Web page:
Container 1     Title Date
Box: 4 Plates/édouart sheets numbered 40-42, 44-50, 50a, 51-52, 54-58, 60-76, 78-79, 82
[1911]
Box: 5 Plates numbered 83-85, 90-98, 100-119, 121-123, 123a, 124-125
[1911]
Box: 6 Plates numbered 126-127, 135-140, 142-143, 145, 149, 153-155, 158-179, 182-185
[1911]
Box: 7 Plates numbered 186-197, 197a, 198, 200-202, 206, 208, 210-211, 215-216,221-225, 227-229, 229a, 230-235
[1911]
Box: 8 Plates numbered 236-271, 273-275
[1911]
Box: 9 Plates numbered 276-315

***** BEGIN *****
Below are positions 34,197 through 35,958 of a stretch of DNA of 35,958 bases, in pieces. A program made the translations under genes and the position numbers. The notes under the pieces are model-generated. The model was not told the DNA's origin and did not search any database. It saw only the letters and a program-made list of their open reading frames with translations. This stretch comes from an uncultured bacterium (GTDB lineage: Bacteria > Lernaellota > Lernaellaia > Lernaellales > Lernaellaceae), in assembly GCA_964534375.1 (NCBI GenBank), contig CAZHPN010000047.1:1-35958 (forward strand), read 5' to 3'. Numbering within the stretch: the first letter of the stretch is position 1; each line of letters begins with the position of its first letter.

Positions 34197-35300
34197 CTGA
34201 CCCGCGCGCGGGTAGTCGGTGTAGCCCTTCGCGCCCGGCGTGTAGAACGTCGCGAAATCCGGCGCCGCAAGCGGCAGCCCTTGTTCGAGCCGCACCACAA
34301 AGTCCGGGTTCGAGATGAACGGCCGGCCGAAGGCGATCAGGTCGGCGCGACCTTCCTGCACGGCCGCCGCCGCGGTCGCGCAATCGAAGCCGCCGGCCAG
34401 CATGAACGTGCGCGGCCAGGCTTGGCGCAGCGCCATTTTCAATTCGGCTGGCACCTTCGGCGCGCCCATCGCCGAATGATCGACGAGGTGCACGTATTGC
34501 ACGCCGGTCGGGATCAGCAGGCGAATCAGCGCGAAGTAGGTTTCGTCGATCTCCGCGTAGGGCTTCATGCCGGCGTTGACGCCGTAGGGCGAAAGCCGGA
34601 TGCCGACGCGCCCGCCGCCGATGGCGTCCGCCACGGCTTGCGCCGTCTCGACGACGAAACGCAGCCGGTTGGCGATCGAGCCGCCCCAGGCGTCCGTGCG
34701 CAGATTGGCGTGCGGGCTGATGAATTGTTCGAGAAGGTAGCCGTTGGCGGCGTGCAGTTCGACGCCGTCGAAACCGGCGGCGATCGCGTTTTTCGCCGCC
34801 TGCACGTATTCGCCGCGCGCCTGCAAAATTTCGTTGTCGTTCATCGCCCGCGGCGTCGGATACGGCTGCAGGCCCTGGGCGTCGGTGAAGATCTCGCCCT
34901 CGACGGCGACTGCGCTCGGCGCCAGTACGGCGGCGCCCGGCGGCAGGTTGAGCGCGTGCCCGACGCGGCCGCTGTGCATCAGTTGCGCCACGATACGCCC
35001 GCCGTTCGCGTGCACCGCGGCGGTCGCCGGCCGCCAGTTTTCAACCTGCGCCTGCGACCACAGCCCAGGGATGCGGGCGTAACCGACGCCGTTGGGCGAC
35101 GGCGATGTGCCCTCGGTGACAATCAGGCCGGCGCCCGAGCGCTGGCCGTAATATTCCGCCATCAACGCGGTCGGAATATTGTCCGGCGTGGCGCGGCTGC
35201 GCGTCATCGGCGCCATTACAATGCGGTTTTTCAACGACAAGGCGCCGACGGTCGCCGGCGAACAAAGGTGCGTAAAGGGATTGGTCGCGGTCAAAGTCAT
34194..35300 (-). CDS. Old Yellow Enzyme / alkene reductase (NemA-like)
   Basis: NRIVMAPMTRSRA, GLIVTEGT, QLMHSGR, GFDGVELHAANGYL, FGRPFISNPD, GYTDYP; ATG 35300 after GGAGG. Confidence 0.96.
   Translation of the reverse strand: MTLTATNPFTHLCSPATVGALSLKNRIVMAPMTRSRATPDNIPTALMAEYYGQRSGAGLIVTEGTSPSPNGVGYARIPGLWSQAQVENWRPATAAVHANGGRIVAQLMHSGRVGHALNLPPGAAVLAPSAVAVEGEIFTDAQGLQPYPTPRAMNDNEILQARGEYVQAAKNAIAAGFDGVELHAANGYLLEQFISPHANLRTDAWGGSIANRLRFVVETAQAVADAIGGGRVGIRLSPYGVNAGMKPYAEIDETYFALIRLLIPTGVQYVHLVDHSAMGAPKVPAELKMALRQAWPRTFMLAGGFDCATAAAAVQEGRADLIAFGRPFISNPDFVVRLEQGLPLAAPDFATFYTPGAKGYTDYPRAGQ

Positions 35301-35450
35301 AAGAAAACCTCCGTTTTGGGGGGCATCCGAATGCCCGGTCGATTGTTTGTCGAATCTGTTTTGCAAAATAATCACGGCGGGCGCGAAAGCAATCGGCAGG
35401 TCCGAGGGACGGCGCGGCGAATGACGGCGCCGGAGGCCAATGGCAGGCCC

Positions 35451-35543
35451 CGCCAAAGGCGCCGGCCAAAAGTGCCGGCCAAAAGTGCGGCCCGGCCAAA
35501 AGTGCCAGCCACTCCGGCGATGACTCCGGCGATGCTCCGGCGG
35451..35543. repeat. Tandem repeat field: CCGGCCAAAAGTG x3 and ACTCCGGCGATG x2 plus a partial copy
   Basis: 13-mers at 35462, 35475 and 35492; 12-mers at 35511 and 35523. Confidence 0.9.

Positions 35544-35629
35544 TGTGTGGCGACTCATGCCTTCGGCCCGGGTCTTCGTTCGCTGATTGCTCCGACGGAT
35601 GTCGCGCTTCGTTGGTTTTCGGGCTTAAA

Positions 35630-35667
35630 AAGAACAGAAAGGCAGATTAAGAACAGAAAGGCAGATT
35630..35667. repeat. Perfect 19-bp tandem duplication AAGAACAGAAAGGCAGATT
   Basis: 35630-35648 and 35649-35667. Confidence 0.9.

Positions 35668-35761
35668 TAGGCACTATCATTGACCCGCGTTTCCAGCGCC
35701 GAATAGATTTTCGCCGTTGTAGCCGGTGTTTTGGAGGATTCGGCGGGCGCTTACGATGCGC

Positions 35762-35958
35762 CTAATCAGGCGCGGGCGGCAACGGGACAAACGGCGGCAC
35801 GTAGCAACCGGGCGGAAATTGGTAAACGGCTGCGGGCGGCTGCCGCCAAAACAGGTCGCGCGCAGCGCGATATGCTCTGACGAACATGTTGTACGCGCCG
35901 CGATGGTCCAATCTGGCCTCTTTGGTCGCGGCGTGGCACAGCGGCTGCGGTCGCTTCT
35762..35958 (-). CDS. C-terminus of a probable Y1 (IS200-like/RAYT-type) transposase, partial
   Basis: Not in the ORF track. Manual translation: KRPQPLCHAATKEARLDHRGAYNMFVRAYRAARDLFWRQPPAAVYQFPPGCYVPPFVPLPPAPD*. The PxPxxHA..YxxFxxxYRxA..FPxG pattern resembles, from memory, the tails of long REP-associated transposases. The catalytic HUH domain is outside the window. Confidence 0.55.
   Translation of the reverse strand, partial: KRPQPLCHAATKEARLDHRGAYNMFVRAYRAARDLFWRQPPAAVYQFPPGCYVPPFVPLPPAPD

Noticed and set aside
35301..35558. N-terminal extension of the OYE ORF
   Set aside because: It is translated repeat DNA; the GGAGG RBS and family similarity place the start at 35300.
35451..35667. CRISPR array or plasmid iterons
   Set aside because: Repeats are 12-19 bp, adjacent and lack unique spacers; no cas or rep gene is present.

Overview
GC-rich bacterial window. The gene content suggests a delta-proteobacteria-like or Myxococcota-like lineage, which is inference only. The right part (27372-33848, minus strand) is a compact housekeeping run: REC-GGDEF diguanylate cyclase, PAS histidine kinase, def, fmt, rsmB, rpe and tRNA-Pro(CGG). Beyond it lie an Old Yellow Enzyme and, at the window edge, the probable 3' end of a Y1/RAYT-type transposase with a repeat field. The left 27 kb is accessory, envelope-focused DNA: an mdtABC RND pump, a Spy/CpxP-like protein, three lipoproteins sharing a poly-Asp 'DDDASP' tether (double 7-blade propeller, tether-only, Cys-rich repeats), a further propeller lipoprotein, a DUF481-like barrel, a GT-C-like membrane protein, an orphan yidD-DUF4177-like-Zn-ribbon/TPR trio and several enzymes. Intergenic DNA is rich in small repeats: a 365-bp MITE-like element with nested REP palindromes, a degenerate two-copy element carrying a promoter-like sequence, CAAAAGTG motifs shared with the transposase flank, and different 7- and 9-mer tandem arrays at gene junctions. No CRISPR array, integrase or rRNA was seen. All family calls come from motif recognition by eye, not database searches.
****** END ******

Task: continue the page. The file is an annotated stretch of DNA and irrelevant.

[1911]
Box: 10 Plates numbered 316-321, 324-326, 328, 383-392, 394-395, 397-414
[1911]
Box: 11 Plates numbered 415-435, 437-458
[1911]
Box: 12 Plates numbered 459-499
[1911]
Box: 13 Plates numbered 500-505, 507-513, 515-517, 520, 523-544
[1911]
Box: 14 Plates numbered 545-569, 571-585
[1911]
Box: 15 Plates numbered 586-594, 594a, 595-606, 606a, 607-625
[1911]
Box: 16 Plates numbered 626-669
[1911]
Box: 17 Plates numbered 670-699, 701-710
[1911]
Box: 18 Plates numbered 711-719, 721-724, 743, 746-771
[1911]
Box: 19 Plates numbered 772-788, 788a, 789-794, 794a, 795-808, 810
[1911]
Box: 20 Plates numbered 812-820, 893-926
[1911]
Box: 21 Plates numbered 927-928, 930-953, 955-968
[1911]
Box: 22 Plates numbered 969-971, 980, 991-1014, 1016-1019
[1911]